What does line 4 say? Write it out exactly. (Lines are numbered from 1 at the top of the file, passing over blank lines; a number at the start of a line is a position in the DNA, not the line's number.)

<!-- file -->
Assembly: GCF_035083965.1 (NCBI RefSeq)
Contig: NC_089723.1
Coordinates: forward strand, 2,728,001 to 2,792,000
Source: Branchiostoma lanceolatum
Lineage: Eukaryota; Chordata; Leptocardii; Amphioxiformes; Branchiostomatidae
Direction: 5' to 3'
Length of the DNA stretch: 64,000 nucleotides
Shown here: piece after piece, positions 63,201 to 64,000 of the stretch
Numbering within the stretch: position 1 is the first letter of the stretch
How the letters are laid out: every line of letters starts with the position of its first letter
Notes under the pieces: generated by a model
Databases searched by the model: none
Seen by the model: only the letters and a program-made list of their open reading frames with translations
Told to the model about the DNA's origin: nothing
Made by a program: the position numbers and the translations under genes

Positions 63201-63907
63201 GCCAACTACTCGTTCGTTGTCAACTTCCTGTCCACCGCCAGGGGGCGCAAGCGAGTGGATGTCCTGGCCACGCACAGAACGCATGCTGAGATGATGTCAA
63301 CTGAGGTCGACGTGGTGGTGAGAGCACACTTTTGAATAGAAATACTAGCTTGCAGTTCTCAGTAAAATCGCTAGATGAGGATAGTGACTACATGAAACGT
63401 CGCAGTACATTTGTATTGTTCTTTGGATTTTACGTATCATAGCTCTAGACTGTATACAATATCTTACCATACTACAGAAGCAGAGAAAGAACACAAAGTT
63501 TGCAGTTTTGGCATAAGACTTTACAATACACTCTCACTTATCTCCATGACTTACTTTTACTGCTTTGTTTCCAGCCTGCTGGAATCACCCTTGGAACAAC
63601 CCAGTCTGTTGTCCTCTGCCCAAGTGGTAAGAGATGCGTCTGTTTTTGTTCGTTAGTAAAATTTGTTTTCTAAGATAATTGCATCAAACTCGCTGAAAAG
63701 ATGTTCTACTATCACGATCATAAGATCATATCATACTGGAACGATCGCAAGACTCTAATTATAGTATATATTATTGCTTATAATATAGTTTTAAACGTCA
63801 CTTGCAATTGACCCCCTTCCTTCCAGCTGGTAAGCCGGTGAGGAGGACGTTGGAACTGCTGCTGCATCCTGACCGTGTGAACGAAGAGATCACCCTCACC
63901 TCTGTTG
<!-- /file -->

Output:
Source: Branchiostoma lanceolatum